AFBI leading on managing nutrients from slurry

Date published: 05 April 2018

The Nutrient Management Centre at the Agri-Food and Biosciences Institute (AFBI), Hillsborough, funded by the Department of Agriculture, Environment and Rural Affairs (DAERA) is currently being commissioned with a key goal to explore technologies which offer opportunities for better nutrient management of slurry and digestate.

Screw Press Separation and Centrifugation are the two established technologies currently being investigated for their impact and effectiveness in removing, off farm, large quantities of solids from farm slurries and digestates i.e. feedstock.  Separation of feedstock produces a solids fraction containing a high proportion of phosphorus (P) which is more economical to transport off farm for both agricultural and non-agricultural purposes.  This is especially important for Northern Ireland, since oversupply of P to grassland has increased soil P levels beyond crop requirement optimum, leading to increased risk of P runoff to water courses and a negative impact on water quality.

Screw Press separator separating anaerobic digestate in to solid and liquid fractions
Screw Press separator separating anaerobic digestate in to solid and liquid fractions
At AFBI Hillsborough, it is planned that separated solids will be exported off farm to other agricultural land where P supply is low, and the separated liquid fraction, with its reduced solids and P content, will be applied to AFBI grassland as a bio-fertiliser. The Screw Press Separation technology has the potential to reduce total P from slurry or digestate by 20-40%.  Results during the commissioning phase of the Screw Press indicate that 25% of the total P, 15% of the total nitrogen (N) and 10% of the total potash (K2O) in digestate was removed in the separated solids fraction, with a DM content of 24.5% (i.e. suitable for dry handling). It is expected that greater removal of P should be possible once the system is fully commissioned.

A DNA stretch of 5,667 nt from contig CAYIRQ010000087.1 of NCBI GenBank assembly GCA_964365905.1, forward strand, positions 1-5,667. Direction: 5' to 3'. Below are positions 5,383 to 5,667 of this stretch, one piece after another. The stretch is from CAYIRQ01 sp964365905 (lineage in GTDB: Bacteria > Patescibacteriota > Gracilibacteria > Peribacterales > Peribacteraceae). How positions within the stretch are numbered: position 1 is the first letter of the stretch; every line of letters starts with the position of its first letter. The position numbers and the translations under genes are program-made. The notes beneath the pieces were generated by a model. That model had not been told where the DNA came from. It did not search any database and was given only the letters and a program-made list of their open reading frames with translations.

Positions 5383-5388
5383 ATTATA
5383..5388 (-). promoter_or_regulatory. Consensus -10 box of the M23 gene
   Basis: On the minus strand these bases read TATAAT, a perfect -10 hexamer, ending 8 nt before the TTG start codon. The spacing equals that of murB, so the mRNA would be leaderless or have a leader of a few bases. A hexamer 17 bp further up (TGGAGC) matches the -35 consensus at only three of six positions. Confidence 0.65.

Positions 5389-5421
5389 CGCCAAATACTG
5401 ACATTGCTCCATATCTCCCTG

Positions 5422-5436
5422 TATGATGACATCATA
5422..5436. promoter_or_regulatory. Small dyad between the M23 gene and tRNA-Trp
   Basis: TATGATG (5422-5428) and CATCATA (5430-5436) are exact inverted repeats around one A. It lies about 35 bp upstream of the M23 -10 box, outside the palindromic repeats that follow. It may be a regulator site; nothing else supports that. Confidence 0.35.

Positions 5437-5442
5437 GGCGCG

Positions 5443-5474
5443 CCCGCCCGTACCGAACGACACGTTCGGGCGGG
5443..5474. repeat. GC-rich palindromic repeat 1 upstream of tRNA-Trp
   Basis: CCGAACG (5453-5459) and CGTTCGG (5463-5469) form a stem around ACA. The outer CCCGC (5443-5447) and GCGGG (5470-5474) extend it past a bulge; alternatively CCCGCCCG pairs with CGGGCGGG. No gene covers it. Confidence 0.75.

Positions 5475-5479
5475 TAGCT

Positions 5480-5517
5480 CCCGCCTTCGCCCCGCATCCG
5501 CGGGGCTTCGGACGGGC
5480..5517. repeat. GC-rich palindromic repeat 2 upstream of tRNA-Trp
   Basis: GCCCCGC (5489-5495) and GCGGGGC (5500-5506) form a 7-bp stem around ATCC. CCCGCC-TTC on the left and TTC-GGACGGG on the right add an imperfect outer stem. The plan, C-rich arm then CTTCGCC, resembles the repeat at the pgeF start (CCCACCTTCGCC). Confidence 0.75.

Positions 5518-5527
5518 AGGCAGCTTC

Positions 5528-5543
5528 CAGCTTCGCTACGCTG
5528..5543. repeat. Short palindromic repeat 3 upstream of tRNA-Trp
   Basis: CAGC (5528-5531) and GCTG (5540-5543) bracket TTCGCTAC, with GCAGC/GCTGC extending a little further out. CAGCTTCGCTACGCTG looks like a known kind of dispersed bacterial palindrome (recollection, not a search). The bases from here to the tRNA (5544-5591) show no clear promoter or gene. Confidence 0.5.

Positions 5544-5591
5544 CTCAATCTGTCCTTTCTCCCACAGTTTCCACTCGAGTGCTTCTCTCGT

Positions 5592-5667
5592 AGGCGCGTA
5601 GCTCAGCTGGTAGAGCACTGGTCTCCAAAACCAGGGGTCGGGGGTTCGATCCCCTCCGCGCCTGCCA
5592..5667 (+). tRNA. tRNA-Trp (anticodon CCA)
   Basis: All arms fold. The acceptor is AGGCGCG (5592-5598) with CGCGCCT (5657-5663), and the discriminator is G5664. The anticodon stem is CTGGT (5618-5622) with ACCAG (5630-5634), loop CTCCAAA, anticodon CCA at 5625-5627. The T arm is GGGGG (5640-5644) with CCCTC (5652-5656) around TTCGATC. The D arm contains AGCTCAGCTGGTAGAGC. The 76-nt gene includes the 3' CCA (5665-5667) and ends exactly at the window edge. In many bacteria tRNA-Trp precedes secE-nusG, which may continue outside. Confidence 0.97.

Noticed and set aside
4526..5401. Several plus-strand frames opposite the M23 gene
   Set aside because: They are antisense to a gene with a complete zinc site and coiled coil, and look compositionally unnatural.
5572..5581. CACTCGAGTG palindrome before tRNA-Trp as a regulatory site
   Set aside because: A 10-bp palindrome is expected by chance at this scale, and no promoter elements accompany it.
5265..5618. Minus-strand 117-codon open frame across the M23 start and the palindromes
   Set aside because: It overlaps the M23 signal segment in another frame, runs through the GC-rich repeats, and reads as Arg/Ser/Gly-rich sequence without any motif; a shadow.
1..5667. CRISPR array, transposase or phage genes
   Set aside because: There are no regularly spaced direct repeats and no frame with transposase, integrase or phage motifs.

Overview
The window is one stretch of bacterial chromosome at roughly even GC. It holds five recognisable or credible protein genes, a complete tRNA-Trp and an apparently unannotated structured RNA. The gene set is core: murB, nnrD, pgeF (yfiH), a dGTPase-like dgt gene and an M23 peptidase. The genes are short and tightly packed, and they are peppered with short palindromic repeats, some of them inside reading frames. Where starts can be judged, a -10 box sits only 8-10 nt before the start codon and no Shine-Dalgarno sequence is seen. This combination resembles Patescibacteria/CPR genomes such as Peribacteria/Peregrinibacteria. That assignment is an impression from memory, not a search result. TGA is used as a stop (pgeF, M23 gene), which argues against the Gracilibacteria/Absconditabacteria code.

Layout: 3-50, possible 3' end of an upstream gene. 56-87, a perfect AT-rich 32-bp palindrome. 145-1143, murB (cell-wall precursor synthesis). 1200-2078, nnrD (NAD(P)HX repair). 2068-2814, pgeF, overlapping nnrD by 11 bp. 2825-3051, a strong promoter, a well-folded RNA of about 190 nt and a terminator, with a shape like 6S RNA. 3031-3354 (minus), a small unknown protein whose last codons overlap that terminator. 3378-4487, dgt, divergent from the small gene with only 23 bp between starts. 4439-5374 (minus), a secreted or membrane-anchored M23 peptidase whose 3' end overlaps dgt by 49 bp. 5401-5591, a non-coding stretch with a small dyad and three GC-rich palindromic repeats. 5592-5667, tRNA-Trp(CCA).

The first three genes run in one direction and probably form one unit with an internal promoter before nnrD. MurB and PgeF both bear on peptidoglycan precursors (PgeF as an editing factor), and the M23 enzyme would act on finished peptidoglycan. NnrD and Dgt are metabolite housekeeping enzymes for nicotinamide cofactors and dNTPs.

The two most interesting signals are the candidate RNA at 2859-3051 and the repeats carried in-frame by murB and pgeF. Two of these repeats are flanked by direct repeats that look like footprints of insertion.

Use of centrifugation should result in even higher levels of P removal, with potential for >60% of P being removed in the solid fraction. Therefore, the technology appears to have appreciable  potential to address the challenge of better management and recycling of the nutrients in slurry and digestate, contributing to more effective nutrient management and reduced environmental impact.

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